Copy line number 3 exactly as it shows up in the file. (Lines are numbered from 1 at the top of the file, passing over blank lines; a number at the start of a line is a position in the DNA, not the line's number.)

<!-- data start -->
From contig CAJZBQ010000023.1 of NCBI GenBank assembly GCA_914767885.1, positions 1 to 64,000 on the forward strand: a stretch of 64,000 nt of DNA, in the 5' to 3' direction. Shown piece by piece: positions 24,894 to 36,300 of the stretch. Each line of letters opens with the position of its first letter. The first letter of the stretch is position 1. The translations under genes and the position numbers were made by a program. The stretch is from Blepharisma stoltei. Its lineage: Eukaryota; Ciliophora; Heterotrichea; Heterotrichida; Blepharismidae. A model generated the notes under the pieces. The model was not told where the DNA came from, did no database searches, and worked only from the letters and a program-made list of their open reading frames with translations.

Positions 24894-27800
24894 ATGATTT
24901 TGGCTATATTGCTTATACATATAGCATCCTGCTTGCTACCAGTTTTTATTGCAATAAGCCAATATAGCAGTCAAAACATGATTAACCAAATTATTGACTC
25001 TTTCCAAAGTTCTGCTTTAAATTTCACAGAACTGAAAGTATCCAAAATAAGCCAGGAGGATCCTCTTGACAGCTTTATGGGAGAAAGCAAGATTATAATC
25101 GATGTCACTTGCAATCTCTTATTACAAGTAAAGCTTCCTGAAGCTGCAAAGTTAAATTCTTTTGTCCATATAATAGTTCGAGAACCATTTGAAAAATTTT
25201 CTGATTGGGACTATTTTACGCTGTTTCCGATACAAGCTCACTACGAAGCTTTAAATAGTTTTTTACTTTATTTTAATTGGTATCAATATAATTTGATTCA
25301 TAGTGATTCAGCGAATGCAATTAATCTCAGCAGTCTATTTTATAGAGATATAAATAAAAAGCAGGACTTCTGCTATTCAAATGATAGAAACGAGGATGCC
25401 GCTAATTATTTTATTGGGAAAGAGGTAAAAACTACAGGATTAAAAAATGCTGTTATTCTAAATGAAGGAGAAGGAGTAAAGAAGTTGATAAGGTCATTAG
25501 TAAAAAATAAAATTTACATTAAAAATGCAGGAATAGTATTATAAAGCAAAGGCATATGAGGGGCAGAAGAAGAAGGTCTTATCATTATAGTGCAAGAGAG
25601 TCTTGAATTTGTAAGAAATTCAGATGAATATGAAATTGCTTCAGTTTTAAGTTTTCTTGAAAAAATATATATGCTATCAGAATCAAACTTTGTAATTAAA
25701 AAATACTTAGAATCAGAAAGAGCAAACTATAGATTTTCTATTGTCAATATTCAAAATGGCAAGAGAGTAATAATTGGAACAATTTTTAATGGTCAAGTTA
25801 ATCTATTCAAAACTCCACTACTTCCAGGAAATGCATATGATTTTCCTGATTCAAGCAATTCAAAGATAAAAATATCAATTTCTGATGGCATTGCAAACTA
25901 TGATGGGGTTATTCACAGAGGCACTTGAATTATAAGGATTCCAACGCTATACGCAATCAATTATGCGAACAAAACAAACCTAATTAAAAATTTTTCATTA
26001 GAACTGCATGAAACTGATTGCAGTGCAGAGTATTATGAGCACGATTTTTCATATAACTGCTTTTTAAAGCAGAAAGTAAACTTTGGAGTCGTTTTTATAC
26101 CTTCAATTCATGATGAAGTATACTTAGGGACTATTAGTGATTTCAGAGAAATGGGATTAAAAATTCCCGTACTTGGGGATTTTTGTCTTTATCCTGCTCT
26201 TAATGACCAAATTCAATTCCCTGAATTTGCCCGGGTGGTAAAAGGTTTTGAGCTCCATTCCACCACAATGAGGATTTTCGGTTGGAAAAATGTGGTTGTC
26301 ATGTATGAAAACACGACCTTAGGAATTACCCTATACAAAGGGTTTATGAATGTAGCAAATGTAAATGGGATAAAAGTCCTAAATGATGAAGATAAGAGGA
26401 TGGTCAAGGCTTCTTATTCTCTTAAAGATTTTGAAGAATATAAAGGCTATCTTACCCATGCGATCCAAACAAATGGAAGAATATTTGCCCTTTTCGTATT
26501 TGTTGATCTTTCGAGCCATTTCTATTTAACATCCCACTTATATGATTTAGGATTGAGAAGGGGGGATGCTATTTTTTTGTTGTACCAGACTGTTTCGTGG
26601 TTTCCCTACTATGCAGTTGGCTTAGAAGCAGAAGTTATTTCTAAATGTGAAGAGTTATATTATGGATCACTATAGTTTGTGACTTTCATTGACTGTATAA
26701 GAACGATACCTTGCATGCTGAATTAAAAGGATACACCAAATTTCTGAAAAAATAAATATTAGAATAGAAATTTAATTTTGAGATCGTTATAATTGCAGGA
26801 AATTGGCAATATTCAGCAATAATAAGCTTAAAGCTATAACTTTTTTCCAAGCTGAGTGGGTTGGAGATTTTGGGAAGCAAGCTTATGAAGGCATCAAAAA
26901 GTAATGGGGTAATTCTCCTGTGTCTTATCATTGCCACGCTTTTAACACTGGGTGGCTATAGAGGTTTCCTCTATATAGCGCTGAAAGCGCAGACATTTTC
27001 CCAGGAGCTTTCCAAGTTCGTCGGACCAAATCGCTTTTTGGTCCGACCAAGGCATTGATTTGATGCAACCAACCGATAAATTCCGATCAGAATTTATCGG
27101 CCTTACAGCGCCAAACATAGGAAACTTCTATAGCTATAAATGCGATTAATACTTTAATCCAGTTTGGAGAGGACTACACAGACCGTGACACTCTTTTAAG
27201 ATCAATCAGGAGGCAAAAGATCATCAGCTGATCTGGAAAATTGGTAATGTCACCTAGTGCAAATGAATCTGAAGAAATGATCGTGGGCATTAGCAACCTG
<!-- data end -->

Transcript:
24894 ATGATTT